Q: I’ve always been annoyed by a sentence like this one: “The plane will land momentarily.” It’s my understanding that passengers wouldn’t have time to disembark if the plane landed only momentarily. Am I right?
Q: The adverb “momentarily,” meaning for a moment, goes back to the mid-1600s. But a newer usage, meaning in a moment, dates from the mid-1800s. Unfortunately, this second meaning creates problems when a statement might be taken two ways.
A sentence like “The plane will land momentarily” could mean either for a moment or in a moment. That’s why many usage authorities have argued against the newer meaning.
The “momentarily” entry in The American Heritage Dictionary of the English (4th ed.), for example, notes that the newer meaning is unacceptable to 59 percent of the dictionary’s Usage Panel.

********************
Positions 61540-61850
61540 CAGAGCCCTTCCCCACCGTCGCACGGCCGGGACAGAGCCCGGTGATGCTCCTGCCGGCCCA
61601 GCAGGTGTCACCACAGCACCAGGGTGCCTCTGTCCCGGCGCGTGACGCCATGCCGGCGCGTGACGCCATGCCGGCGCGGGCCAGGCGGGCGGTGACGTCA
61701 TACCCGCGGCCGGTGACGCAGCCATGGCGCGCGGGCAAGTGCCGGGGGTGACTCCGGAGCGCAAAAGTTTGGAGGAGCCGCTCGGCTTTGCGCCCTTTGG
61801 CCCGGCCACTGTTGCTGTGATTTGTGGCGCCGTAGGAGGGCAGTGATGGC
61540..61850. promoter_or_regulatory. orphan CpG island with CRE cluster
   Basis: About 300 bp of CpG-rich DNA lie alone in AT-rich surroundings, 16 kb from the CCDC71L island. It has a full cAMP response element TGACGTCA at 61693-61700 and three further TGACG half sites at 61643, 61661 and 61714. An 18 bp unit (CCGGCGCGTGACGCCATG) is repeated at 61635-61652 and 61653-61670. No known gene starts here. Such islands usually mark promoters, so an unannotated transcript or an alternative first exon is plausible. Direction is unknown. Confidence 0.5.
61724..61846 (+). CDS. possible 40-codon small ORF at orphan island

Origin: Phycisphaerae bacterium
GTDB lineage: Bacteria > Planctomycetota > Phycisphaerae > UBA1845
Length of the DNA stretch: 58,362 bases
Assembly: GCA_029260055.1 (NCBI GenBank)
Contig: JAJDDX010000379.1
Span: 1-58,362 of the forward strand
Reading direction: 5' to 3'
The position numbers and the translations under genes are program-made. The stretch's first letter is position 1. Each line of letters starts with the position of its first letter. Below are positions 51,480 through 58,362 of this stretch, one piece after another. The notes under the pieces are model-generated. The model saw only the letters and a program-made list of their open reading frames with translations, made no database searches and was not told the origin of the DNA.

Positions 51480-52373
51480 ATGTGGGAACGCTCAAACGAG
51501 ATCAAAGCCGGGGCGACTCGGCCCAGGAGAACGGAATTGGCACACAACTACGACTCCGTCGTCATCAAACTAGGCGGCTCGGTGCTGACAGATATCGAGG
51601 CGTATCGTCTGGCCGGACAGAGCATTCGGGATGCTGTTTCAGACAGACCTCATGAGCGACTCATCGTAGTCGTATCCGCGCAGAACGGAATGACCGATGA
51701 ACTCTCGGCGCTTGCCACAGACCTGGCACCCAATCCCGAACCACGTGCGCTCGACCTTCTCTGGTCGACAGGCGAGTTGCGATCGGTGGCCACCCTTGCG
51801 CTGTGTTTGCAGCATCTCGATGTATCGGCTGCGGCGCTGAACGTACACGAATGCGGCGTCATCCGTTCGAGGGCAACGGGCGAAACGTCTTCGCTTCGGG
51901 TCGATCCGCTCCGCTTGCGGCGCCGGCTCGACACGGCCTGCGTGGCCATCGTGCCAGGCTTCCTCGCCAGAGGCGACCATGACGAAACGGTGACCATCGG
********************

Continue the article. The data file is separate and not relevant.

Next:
Nevertheless, the upstart usage has become so widespread, especially in the United States, that it’s probably here to stay. You’ll certainly be hearing it for a long time, not just momentarily.
Update (Aug. 11, 2012): Since this post was written, The American Heritage Dictionary of the English Language has appeared in a new fifth edition, and its usage note for “momentarily” has changed. The editors now say that while the Usage Panel still “shows some dissatisfaction” with the use of the word to mean “in a moment,” the panel’s “resistance is waning.” Sixty-eight percent of the panelists now accept the nontraditional usage. And 58 percent approve of a vaguer sense of the word, meaning “for the time being,” as in “The file server is momentarily out of order.”
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